In a way, you can't blame Steinbrenner, no matter how much you believe Torre was the perfect manager for this particular maelstrom of a franchise. Torre is a master of motivation, ego balancing and long-season team chemistry. But his in-game tactics can raise as many eyebrows as most mangers. And, perhaps, a whip and chair is what the Yankees need. It once worked, briefly, for Billy Martin.

Ballgames that feel like they could be the end of an age don't come around often. Nor would we want them to. Eras should be treasured, scrapped with great caution. Even if the epoch in question is the 34-year reign of George III. For more than a third of a century, the Boss and his obscenely paid teams have defined baseball more than any other single feature. From the battles of the late sociopath Martin with Reggie Jackson in the '70's to the four utterly complete world champs of Torre, the Yankees have outraged, amused and often awed us. As if to square the circle, Mr. October himself, Jackson, threw out the first pitch of Game 4.

Yet this game, from the first batter, felt like a night-long vigil around a sick bed. The Yankees, from top to bottom, are the aging patient, inexpressibly rich but ultimately unable to defeat time, the enemy of dynasties.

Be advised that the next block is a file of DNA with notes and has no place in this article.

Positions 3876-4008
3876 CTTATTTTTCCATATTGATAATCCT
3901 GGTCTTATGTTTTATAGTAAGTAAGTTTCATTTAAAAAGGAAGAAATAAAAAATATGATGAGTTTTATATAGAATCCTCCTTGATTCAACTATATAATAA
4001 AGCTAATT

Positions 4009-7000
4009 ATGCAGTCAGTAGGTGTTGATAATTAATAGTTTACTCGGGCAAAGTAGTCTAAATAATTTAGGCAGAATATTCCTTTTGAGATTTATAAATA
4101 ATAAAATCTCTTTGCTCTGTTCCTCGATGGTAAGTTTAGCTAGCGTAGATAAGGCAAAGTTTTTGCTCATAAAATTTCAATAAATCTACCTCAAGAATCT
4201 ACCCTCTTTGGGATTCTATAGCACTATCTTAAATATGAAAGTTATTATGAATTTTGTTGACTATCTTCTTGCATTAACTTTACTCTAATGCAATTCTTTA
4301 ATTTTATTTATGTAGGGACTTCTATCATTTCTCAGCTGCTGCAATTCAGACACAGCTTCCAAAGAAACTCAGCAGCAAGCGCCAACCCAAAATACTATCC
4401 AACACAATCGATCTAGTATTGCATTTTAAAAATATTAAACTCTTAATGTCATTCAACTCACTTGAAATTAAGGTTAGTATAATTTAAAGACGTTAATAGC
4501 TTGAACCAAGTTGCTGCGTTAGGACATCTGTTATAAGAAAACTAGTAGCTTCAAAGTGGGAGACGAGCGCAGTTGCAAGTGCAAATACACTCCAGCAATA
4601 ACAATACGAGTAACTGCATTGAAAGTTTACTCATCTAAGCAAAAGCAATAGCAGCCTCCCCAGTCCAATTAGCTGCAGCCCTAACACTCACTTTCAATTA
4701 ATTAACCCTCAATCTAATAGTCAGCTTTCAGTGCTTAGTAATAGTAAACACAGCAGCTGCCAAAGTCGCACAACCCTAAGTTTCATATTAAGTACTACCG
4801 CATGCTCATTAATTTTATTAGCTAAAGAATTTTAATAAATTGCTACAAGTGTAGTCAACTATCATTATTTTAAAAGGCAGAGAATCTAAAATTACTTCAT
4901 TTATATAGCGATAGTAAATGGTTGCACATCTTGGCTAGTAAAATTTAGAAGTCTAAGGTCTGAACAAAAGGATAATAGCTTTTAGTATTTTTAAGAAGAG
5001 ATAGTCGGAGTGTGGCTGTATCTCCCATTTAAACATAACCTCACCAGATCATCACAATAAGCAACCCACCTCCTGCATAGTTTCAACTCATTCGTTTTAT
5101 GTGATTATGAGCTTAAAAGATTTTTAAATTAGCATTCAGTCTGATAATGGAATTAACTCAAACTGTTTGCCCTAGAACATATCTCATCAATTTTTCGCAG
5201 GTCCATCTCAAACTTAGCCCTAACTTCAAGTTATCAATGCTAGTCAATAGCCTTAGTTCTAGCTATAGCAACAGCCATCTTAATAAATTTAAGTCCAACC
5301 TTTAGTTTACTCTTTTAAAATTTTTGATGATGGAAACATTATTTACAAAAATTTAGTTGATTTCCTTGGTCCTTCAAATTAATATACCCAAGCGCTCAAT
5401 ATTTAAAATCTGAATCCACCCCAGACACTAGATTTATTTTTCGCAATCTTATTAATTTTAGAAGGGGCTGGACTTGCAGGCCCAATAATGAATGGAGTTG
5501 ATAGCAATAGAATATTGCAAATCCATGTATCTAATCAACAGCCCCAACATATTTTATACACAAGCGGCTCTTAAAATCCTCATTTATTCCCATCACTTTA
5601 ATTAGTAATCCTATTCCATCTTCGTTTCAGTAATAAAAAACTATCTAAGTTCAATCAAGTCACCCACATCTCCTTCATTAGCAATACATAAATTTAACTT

Yankee Stadium itself is terminally old. In two years, it will be gone, replaced by a new Yankee Stadium next door. Steinbrenner now seldom appears in public and almost never speaks when he does. His pride won't allow it. Torre, 67, limps on his trips to the mound. Even Roger Clemens, 45, who signed an $18 million half-season contract but managed only a 6-6 record, may have thrown his last big league pitch. On Sunday, the Rocket lasted only 2 1/3 innings, leaving with a bad hamstring.

Before the crowd of 56,315 in the Big Ballpark could muster its rhythmic chant of "De-rek Je-ter," Grady Sizemore of the Indians had already hit the third pitch of the game from Wang into the right-center field bleachers for a leadoff homer. Before the Yanks could come to bat, Jhonny Peralta -- no relation to Jhonny Mize or Jhoe DiMaggio -- had singled home a second run.

For a dozen years, the Yankees have seemed like an October baseball fixture, sometimes fabulous, always fascinating. Next year, if Torre does not return as ring master to the circus, the forces of baseball madness may rule. To those who hate the Yankees on principle, the taste may be sweet. But, for many of the rest of us, the loss will far outweigh the brief joys of gloating.